1. A New Start - [4:25]
  2. The loop - [4:36]
  3. Day 2 - [4:24]
  4. The Return - [8:57]
  5. Mirror - [4:59]
  6. The Art Gallery - [4:57]
  7. The Swarm - [4:45]
  8. Orage - [5:18]
  9. Desert Rain - [4:42]
  10. Meteor - [5:18]
PERU the story so far:

PERU may seem an odd name for a synthesizer music band, however, it is not named after the South American country as you may believe. In fact, the band name was formed by taking the two first letters of the founder members PEter Kommers and RUud van Es in 1979.

In 1981, they released their debut album ‘Macchu Picchu’ on which Rob Papen appeared as a guest musician. The first album was recorded live on a 2-track recorder. Macchu Picchu caught the attention of Dutch radio stations and a then a bit later on, Peter, Ruud, and Rob went on to form a 2nd group called Nova which then led to the number 1 hit ‘Aurora’ in the Netherlands and Belgium charts of April 1982. In the same year, they also produced the PERU ‘Constellations’ album which was recorded semi-live on 4-track in their own HNS Studio, situated in a little basement studio found in the heart of Dordrecht. By the year 1983, the album ‘Continents’ was written and recorded on an 8-track tape recorder in HNS studio.

The album ‘Points of the Compass’ followed in 1986 and was also recorded, and mixed in the HNS studio, but this time on a 24-track. Then the albums ‘Forlian’ in 1988 and ‘Moon 1991’ were recorded and included a new guest musician and composer ‘Jos van den Dungen’.

In 1988 PERU remixed their song ‘Africa’ from the 1983 album ‘Continents’ and released a 12-inch remix version of it. The remix of Africa went on to become a number 1 hit in Austria in the same year.

‘The Prophecies’ in 1993 was the last PERU album which was very different from all the other albums. But the story of PERU doesn’t end there….

Now 25 years later PERU’s new album ‘The Return’ is released!.

In 2015 the recording sessions started in earnest with Ruud and Rob at the helm and in contrast with the first PERU album which was played live using hardware on a 2-track tape recorder, this album has been fully produced using music software.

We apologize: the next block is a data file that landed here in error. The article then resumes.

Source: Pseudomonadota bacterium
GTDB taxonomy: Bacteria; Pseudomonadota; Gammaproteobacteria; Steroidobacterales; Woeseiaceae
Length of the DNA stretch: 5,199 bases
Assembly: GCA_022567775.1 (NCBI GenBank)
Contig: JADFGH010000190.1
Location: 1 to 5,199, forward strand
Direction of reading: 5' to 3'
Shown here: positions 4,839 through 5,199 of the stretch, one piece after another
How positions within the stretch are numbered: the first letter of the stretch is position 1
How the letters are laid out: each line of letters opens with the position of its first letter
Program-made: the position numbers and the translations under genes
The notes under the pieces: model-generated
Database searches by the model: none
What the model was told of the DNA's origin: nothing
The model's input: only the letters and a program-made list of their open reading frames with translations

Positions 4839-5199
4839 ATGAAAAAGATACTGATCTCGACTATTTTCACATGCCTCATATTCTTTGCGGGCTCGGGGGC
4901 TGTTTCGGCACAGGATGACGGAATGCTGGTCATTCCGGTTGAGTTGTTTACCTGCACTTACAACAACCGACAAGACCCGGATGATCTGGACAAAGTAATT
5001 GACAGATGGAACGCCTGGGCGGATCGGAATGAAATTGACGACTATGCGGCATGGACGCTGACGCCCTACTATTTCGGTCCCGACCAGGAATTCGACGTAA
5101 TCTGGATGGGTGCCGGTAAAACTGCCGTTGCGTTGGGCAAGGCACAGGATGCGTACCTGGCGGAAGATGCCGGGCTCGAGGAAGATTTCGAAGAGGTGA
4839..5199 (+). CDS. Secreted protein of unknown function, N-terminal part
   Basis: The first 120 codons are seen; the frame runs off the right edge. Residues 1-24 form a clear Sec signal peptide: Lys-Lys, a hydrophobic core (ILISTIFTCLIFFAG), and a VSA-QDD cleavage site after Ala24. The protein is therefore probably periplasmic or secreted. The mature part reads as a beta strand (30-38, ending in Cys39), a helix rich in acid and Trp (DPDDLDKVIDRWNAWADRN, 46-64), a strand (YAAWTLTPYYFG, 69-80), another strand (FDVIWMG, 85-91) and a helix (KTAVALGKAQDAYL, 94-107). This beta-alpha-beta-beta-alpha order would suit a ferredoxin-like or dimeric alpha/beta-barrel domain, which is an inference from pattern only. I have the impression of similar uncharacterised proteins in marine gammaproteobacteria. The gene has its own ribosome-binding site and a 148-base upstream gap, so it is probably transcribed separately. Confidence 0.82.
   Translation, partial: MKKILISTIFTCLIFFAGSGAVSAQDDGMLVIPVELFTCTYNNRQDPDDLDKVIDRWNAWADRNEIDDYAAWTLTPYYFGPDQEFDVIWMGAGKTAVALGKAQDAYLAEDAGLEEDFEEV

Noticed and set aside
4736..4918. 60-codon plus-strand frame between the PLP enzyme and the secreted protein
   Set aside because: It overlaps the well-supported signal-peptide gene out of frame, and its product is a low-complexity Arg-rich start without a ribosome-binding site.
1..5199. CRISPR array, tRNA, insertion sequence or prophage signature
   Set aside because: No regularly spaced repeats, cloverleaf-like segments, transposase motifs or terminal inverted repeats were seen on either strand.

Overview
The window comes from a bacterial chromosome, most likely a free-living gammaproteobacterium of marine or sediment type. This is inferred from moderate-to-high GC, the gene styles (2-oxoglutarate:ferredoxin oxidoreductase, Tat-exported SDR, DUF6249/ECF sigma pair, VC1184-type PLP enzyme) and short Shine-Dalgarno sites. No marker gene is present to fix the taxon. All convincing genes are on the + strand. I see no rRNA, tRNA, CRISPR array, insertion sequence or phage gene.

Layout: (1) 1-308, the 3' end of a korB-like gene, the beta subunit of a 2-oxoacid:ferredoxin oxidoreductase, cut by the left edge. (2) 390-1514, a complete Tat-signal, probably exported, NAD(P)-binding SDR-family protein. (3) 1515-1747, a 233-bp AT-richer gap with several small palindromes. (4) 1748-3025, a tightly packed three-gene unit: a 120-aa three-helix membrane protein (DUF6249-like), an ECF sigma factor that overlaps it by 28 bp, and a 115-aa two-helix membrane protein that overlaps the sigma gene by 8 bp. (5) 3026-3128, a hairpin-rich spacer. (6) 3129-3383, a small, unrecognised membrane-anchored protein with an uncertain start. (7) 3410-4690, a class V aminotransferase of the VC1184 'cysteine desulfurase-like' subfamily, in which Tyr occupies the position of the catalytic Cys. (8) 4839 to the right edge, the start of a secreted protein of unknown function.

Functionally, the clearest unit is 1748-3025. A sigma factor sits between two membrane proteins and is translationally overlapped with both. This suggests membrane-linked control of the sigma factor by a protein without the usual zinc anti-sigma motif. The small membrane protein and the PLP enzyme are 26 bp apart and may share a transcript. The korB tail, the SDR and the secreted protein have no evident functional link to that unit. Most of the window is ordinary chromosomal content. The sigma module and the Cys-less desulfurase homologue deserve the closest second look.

Enjoy the new PERU album! Rob & Ruud It was with a lot of amazement and especially enchantment that I discovered the musical arsenal of PERU. Because we speak well of arsenal with this panoply of rhythms which get transforming inside each structure which barely approaches an average length of 5 minutes, if we exclude the title-track, and of genres which abound in a sound universe of an incisive sharpness. Peru! Can you believe I have never heard the music of this legendary band from the Netherlands? Although its name has been circulating quite often in the various discussion groups about contemporary EM. According to some critics, this duet composed of musicians (Pe)ter Kommers and (Ru)ud van Es, hence the acronym PERU, offered an EM more focused on synth-pop and electronic rock of Tangerine Dream from the post-Jive years than Berlin School as such. The duo became trio and foursome over the years, welcoming the famous Rob Papen in its ranks. It's also this latter and Ruud van E s who bring life back to the Peru adventure some 25 after the release of The Prophecies in 1993. And how was this first contact with the music of Peru? Difficult to explain because the music is difficult to define. Melodious with good arrangements and keyboards in mode harmonies, the music still offers great rhythmic versatility within each title, for this purpose we lose a little bit of our compass in the title track, and those countless synth solos which whistle and sing with delicious thine lines of acuity. I would situate the approach to those of Tangerine Dream's melodic side, the edgy e-rocks of Jerome Froese and to Johannes Schmoelling's composing style but with a more daring vision and still with his arrangements stolen from the strings of emotivity. “THE RETURN” has several seductive arrows. Each title is very melodious and rather catchy with its rock, synth-pop and even dance clothes. The only thing that annoys me are these Gregorian and Celtic choruses à la ERA or Enigma. And it's not much when even our ears dance to the sound of “THE RETURN”.